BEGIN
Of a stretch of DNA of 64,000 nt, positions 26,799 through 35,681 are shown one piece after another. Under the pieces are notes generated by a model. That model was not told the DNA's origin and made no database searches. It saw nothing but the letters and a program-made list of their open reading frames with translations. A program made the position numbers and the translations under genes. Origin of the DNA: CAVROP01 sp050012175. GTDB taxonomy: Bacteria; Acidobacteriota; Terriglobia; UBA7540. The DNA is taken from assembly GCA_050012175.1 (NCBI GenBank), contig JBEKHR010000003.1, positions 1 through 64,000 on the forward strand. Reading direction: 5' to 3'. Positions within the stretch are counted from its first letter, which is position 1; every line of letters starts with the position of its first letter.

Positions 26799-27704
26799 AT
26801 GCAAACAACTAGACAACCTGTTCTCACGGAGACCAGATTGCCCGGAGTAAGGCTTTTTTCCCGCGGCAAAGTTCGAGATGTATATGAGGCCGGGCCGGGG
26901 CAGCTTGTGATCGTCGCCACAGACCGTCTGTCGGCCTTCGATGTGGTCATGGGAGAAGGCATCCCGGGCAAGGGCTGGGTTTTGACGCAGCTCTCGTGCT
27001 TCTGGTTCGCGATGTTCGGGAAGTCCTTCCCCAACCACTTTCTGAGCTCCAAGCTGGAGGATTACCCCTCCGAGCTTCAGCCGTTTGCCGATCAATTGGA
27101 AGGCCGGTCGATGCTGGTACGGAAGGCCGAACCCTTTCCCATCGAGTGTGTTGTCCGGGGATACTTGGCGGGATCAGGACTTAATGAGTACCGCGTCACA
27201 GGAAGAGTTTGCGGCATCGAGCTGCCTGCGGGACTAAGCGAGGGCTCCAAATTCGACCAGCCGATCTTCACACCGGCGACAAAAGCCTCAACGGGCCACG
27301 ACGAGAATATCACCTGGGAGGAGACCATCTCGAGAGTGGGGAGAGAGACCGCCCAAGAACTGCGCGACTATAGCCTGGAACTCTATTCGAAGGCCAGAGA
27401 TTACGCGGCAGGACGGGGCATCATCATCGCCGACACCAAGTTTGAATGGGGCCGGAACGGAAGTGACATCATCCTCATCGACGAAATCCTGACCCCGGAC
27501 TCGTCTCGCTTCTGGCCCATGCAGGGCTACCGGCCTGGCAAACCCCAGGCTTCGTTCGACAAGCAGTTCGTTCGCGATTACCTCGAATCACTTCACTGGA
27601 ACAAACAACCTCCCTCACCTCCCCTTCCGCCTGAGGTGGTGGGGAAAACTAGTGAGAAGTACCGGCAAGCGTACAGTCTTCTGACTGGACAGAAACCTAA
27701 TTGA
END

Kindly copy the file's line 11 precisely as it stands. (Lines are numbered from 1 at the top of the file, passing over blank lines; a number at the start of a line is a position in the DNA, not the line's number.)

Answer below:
27501 TCGTCTCGCTTCTGGCCCATGCAGGGCTACCGGCCTGGCAAACCCCAGGCTTCGTTCGACAAGCAGTTCGTTCGCGATTACCTCGAATCACTTCACTGGA